Three of Our Favorite Ways to Get Survey Data Quickly and Affordably

Three of Our Favorite Ways to Get Survey Data Quickly and Affordably

Sometimes you just need survey data.  It doesn’t have to be perfect, you just need the data.  Spending two weeks waiting for a Purchase Order and another four-to-six weeks to get the survey data back isn’t always possible.  Wouldn’t it be great if there were some fast, inexpensive options out there to get data on smaller business questions?  Well, there are.  However, you might be wondering, “Are they reliable?”  From our own personal experience, we can attest that these three vendors are affordable, quality ways to get the survey data you need quickly.

Show of Hands:  A Social Approach to Survey Data

Imagine if at the start of a meeting you were asked a question and could have an (n=60+) answer by the end of that same meeting.  The Show of Hands app allows you to do exactly that.   As a member of the Show of Hands community, you can post as many questions and polls as you want FOR FREE.  Even better, you can watch the results come in in real-time.

Show of Hands Strengths:

Fast and free are Show of Hands’ two biggest selling points.  Show of Hands is a mix of social network and market research playground.  Members can create an account for free and ask as many questions as they want for free.  Each free question can collect a maximum base of up-to (n=200).  Questions also include a comment section and can create a very rich dialogue from among the Show of Hands community.  There is also a pay-to-play option that gives you much richer demographic detail on your respondents, and allow for base sizes of (n=1,000+).

Show of Hands Limitations:

If you are a methodological purist, the survey data you get from Show of Hands may not be for you.  Unfortunately, each question is asked one-off.  There are no builds or skip-logic. Second, each free question has only two response options.  This can be limiting.  Lastly, Show of Hands’ active community could also be viewed as a negative since your respondent pool are “hobbyist” survey-takers.

Why I Like Show of Hands:

As I said above, it’s a great way to get free, real-time data.  If I’m doing qualitative research and notice a trend in responses, I can field a free Show of Hands poll during the research and get a national read quickly.  It’s great for gathering confirmatory data or for showing a hypothesis is worth pursuing.  Most importantly, all of my anecdotal experiences with Show of Hands have panned-out when I’ve compared their results v. more formal surveys.  Most notably, Show of Hands’ had the 2016 election predicted correctly all-along, even when the more mainstream polling companies did not.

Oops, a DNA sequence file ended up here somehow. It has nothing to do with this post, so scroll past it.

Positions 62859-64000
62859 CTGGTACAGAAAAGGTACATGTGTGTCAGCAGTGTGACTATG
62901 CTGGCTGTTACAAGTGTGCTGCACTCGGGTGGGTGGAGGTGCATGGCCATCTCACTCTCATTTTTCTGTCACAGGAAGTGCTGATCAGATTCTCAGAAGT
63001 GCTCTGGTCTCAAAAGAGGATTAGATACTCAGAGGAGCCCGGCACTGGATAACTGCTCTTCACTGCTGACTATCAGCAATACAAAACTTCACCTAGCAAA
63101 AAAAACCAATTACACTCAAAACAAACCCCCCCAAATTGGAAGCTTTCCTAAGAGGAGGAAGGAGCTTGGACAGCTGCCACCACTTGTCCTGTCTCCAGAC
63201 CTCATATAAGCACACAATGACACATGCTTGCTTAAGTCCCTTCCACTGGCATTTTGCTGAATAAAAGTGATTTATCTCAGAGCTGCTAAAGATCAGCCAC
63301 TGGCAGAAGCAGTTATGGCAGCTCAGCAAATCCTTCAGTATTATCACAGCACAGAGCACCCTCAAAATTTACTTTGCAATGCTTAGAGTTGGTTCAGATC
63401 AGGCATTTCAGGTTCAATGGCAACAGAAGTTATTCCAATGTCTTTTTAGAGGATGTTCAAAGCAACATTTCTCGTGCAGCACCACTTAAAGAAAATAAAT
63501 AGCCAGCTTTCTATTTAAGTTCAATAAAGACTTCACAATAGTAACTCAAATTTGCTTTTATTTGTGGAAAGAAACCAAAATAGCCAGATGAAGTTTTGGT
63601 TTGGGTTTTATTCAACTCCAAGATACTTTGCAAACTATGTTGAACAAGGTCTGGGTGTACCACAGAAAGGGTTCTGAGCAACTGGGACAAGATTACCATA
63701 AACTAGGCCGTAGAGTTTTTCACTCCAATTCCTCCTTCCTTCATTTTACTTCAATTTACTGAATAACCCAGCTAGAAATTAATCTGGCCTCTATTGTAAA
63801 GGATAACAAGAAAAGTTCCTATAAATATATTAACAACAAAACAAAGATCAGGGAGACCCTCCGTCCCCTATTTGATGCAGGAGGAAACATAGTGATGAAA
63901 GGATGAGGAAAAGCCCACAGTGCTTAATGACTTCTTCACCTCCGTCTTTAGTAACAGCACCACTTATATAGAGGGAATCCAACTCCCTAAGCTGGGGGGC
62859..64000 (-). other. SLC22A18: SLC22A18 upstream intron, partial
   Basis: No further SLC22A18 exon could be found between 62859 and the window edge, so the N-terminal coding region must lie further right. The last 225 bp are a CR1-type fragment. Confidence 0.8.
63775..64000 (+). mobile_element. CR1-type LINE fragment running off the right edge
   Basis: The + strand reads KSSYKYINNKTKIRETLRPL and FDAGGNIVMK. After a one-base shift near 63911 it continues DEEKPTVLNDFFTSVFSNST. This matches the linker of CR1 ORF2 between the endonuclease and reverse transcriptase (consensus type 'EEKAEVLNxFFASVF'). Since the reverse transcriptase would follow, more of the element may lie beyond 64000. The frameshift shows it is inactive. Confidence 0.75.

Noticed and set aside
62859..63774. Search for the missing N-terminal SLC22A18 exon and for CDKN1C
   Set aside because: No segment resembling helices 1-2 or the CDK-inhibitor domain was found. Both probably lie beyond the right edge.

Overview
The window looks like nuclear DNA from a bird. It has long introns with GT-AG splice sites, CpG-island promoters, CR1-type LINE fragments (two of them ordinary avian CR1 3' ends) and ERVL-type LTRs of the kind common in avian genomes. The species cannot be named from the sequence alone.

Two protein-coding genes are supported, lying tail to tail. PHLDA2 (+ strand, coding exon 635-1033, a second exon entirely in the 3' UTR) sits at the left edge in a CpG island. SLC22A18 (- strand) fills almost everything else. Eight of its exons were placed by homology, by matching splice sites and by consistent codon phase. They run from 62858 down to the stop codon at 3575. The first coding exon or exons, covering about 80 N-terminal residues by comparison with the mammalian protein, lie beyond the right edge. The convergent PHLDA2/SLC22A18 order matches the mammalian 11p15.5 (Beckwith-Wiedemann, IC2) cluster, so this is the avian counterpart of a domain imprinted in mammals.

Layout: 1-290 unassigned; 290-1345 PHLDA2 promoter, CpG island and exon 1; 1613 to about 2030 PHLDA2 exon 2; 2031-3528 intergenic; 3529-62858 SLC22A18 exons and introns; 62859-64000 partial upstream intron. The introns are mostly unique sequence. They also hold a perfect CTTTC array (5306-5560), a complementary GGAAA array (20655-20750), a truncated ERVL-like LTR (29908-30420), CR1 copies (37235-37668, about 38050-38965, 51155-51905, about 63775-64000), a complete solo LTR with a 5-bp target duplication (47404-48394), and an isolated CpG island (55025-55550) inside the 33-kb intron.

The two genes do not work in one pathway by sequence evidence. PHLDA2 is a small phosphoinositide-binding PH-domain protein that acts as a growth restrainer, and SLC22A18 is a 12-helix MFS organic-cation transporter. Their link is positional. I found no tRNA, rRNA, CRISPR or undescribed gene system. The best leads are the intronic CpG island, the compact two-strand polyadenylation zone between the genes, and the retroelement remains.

Field Agent:  An In-Store, Crowd-Sourced Approach to Survey Data

In a previous post we discussed how challenging it can be to get permission to do in-store research.  One company, Field Agent, found a loop-hole.  With so many shoppers bringing their mobile devices in-store, couldn’t you ask them survey questions while they shop?  Yep.  And that’s exactly what Field Agent does.  They also ask mobile surveys in the home too, but they started in-store, and that’s why I love them.

Field Agent Strengths:

For a per-respondent cost of around $10, you can get a ton of data from Field Agent.  Field Agent surveys offer multiple questions and multiple responses.  Further, Field Agent GPS-tags each respondent, so you know the survey data you are getting is being collected in the store or location you requested.  Additionally, Field Agents can be asked to take pictures and photo audits of store shelves, products, or pretty much anything.  Even though these surveys and store audits take time to field, Field Agent is fast.  The full survey data and report are usually back within 2-4 weeks.  Lastly, YOU can become a Field Agent too and collect money by doing projects for them on your own.

Field Agent Limitations:

Unfortunately, you don’t have 100% total control over who you are recruiting.  It is possible that your photo survey at Meijer could be completed by a Meijer store associate.  Second, retailers typically have rules against taking photographs of their shelves.  If you want to work with Field Agent, make sure you work-out the proper permissions with your retail partners before hiring the agents.